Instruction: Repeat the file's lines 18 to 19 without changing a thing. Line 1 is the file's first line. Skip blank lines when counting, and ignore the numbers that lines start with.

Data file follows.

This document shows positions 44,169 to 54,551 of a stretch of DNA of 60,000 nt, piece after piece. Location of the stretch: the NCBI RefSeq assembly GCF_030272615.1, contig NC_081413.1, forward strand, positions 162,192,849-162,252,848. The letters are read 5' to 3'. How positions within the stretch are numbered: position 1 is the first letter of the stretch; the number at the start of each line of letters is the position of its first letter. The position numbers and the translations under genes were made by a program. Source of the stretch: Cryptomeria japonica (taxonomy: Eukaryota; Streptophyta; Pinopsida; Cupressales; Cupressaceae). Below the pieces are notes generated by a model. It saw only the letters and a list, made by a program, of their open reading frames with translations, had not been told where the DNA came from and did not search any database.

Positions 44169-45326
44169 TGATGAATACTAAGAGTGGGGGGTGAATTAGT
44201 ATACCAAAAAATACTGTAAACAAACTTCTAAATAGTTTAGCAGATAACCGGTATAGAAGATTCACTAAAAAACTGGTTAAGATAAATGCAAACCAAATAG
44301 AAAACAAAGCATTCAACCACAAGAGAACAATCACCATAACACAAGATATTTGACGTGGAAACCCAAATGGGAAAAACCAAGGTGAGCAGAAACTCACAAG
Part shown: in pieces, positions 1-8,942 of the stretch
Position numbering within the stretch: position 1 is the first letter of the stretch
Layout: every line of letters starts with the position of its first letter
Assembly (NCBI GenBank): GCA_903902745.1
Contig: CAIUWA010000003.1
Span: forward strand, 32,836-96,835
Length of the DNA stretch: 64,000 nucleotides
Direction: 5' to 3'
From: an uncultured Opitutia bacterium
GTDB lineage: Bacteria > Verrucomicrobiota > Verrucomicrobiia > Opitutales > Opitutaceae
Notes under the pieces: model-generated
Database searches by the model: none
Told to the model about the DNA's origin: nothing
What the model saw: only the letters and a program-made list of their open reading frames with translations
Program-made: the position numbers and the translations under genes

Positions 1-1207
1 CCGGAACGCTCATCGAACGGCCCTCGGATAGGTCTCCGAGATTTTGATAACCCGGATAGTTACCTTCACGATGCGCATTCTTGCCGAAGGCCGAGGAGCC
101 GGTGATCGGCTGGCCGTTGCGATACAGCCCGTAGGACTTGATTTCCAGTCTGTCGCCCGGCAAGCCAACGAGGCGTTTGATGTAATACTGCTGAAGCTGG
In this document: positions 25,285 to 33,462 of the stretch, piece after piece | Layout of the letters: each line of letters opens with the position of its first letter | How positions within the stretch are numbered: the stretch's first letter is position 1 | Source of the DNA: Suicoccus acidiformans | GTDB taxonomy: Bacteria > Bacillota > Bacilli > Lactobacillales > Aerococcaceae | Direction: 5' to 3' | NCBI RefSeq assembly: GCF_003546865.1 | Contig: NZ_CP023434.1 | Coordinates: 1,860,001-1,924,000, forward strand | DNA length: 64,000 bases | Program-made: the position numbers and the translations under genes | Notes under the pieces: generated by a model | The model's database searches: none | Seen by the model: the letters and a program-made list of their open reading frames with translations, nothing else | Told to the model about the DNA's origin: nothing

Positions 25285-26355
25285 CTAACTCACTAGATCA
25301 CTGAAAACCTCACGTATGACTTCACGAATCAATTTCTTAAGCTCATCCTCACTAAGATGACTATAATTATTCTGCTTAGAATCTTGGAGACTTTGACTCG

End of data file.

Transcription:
Told to the model about the DNA's origin: nothing
What the model saw: only the letters and a program-made list of their open reading frames with translations